Bassett AS, Chow EW, Husted J, Weksberg R, Caluseriu O, Webb GD, et al. Clinical features of 78 adults with 22q11 deletion syndrome. Am J Med Genet Part A. 2005;138(4):307–13.
Karayiorgou M, Morris MA, Morrow B, Shprintzen RJ, Goldberg R, Borrow J, et al. Schizophrenia susceptibility associated with interstitial deletions of chromosome 22q11. Proc Natl Acad Sci USA. 1995;92(17):7612–6.
Murphy KC, Jones LA, Owen MJ. High rates of schizophrenia in adults with velo-cardio-facial syndrome. Arch Gen Psychiatry. 1999;56(10):940–5.
Puech A, Saint-Jore B, Funke B, Gilbert DJ, Sirotkin H, Copeland NG, et al. Comparative mapping of the human 22q11 chromosomal region and the orthologous region in mice reveals complex changes in gene organization. Proc Natl Acad Sci USA. 1997;94(26):14608–13.
Paylor R, McIlwain KL, McAninch R, Nellis A, Yuva-Paylor LA, Baldini A, et al. Mice deleted for the DiGeorge/velocardiofacial syndrome region show abnormal sensorimotor gating and learning and memory impairments. Hum Mol Genet. 2001;10(23):2645–50.
Stark KL, Xu B, Bagchi A, Lai WS, Liu H, Hsu R, et al. Altered brain microRNA biogenesis contributes to phenotypic deficits in a 22q11-deletion mouse model. Nat Genet. 2008;40(6):751–60.
de Oliveira Figueiredo EC, Bondiolotti BM, Laugeray A, Bezzi P. Synaptic plasticity dysfunctions in the pathophysiology of 22q11 deletion syndrome: is there a role for astrocytes? Int J Mol Sci. 2022;23(8).
Shifman S, Levit A, Chen ML, Chen CH, Bronstein M, Weizman A, et al. A complete genetic association scan of the 22q11 deletion region and functional evidence reveal an association between DGCR2 and schizophrenia. Hum Genet. 2006;120(2):160–70.
Xu B, Roos JL, Dexheimer P, Boone B, Plummer B, Levy S, et al. Exome sequencing supports a de novo mutational paradigm for schizophrenia. Nat Genet. 2011;43(9):864–8.
Demczuk S, Aledo R, Zucman J, Delattre O, Desmaze C, Dauphinot L, et al. Cloning of a balanced translocation breakpoint in the DiGeorge syndrome critical region and isolation of a novel potential adhesion receptor gene in its vicinity. Hum Mol Genet. 1995;4(4):551–8.
Molinard-Chenu A, Dayer A. The candidate Schizophrenia Risk Gene DGCR2 regulates early steps of corticogenesis. Biol Psychiatry. 2018;83(8):692–706.
Molinard-Chenu A, Godel M, Rey A, Musardo S, Bodogan T, Vutskits L, et al. Downregulation of the schizophrenia risk-gene Dgcr2 alters early microcircuit development in the mouse medial prefrontal cortex. Int J Dev neuroscience: official J Int Soc Dev Neurosci. 2022;82(3):277–85.
Skarnes WC, Rosen B, West AP, Koutsourakis M, Bushell W, Iyer V, et al. A conditional knockout resource for the genome-wide study of mouse gene function. Nature. 2011;474(7351):337–42.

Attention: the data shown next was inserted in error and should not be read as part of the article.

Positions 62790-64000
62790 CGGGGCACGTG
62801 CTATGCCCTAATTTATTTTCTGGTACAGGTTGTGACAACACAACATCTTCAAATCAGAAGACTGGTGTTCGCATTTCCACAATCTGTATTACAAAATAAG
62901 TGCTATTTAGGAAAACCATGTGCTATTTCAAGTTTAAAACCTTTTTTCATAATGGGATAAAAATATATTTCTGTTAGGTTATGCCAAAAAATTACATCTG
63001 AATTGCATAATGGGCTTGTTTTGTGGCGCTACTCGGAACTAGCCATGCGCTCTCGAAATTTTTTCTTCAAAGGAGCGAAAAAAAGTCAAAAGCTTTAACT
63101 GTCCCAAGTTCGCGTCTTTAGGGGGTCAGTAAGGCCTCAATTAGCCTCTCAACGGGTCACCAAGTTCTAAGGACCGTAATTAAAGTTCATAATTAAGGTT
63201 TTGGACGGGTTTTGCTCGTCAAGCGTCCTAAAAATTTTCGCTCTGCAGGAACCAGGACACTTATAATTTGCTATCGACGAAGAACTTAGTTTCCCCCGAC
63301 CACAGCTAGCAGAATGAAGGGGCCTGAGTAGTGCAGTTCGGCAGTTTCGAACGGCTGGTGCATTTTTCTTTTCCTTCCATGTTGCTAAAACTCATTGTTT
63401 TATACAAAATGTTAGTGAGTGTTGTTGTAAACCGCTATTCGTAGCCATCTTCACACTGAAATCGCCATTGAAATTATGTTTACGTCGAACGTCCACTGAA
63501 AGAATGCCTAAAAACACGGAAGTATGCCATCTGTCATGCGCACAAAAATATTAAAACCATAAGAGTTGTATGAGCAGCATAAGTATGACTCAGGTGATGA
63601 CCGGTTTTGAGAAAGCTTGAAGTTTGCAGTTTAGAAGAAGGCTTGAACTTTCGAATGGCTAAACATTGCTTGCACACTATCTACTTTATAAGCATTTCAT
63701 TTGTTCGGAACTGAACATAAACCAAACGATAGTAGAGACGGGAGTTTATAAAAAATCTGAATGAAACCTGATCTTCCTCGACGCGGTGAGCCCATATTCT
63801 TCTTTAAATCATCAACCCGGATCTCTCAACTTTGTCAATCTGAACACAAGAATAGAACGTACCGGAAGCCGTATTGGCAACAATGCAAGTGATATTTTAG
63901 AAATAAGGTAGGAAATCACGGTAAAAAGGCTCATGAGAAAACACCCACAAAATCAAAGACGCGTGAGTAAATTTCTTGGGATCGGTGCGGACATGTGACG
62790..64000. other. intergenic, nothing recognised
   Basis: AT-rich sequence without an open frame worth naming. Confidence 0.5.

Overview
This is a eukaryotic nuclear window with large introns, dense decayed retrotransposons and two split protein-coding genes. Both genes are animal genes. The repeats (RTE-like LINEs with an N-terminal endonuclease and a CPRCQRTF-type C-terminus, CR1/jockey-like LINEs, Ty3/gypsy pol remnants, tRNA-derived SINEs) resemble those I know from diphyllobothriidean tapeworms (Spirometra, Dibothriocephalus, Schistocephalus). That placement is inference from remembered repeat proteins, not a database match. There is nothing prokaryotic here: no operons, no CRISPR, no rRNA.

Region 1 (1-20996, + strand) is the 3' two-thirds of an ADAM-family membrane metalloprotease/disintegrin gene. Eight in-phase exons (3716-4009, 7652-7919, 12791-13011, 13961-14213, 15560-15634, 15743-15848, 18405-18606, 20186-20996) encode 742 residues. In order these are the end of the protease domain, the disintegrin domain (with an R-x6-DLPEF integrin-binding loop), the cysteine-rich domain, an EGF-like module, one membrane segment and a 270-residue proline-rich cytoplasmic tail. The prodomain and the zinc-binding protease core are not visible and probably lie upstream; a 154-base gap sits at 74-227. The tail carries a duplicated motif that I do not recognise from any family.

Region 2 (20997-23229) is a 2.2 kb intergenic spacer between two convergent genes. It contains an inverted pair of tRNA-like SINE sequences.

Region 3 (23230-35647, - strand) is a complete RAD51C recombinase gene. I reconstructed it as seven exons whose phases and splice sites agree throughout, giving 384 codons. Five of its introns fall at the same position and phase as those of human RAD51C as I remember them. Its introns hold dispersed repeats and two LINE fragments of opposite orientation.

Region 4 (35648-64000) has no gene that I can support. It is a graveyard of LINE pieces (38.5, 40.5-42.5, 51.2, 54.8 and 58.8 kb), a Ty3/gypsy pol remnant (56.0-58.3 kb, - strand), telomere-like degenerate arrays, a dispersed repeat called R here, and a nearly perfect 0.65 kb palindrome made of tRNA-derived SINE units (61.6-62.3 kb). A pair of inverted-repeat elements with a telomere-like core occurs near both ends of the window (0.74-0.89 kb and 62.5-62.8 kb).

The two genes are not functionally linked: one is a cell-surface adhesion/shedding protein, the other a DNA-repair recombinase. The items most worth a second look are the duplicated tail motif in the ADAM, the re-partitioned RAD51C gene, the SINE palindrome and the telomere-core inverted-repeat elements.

Kornau HC, Schenker LT, Kennedy MB, Seeburg PH. Domain interaction between NMDA receptor subunits and the postsynaptic density protein PSD-95. Science. 1995;269(5231):1737–40.
Kim E, Sheng M. PDZ domain proteins of synapses. Nat Rev Neurosci. 2004;5(10):771–81.
Engert F, Bonhoeffer T. Dendritic spine changes associated with hippocampal long-term synaptic plasticity. Nature. 1999;399(6731):66–70.
Baudouin S, Scheiffele P, SnapShot. Neuroligin-neurexin complexes. Cell. 2010;141(5):908. e1.
Gainetdinov RR, Mohn AR, Caron MG. Genetic animal models: focus on schizophrenia. Trends Neurosci. 2001;24(9):527–33.
Yin DM, Chen YJ, Lu YS, Bean JC, Sathyamurthy A, Shen C, et al. Reversal of behavioral deficits and synaptic dysfunction in mice overexpressing neuregulin 1. Neuron. 2013;78(4):644–57.
Long JM, LaPorte P, Merscher S, Funke B, Saint-Jore B, Puech A, et al. Behavior of mice with mutations in the conserved region deleted in velocardiofacial/DiGeorge syndrome. Neurogenetics. 2006;7(4):247–57.
Moutin E, Nikonenko I, Stefanelli T, Wirth A, Ponimaskin E, De Roo M, et al. Palmitoylation of cdc42 promotes spine stabilization and rescues spine density deficit in a mouse model of 22q11.2 deletion syndrome. Cereb Cortex. 2017;27(7):3618–29.
Mukai J, Dhilla A, Drew LJ, Stark KL, Cao L, MacDermott AB, et al. Palmitoylation-dependent neurodevelopmental deficits in a mouse model of 22q11 microdeletion. Nat Neurosci. 2008;11(11):1302–10.
Kimber WL, Hsieh P, Hirotsune S, Yuva-Paylor L, Sutherland HF, Chen A, et al. Deletion of 150 kb in the minimal DiGeorge/velocardiofacial syndrome critical region in mouse. Hum Mol Genet. 1999;8(12):2229–37.
Chen CH, Lee PW, Liao HM, Chang PK. Neuroligin 2 R215H mutant mice manifest anxiety, increased prepulse inhibition, and impaired spatial learning and memory. Front Psychiatry. 2017;8:257.
Kabitzke PA, Brunner D, He D, Fazio PA, Cox K, Sutphen J, et al. Comprehensive analysis of two Shank3 and the Cacna1c mouse models of autism spectrum disorder. Genes Brain Behav. 2018;17(1):4–22.
Braff DL, Grillon C, Geyer MA. Gating and habituation of the startle reflex in schizophrenic patients. Arch Gen Psychiatry. 1992;49(3):206–15.
Swerdlow NR, Braff DL, Geyer MA. Cross-species studies of sensorimotor gating of the startle reflex. Ann N Y Acad Sci. 1999;877:202–16.
Dalva MB, McClelland AC, Kayser MS. Cell adhesion molecules: signalling functions at the synapse. Nat Rev Neurosci. 2007;8(3):206–20.
Ichtchenko K, Hata Y, Nguyen T, Ullrich B, Missler M, Moomaw C, et al. Neuroligin 1: a splice site-specific ligand for beta-neurexins. Cell. 1995;81(3):435–43.
Sudhof TC. Neuroligins and neurexins link synaptic function to cognitive disease. Nature. 2008;455(7215):903–11.
Ushkaryov YA, Petrenko AG, Geppert M, Sudhof TC. Neurexins: synaptic cell surface proteins related to the alpha-latrotoxin receptor and laminin. Science. 1992;257(5066):50–6.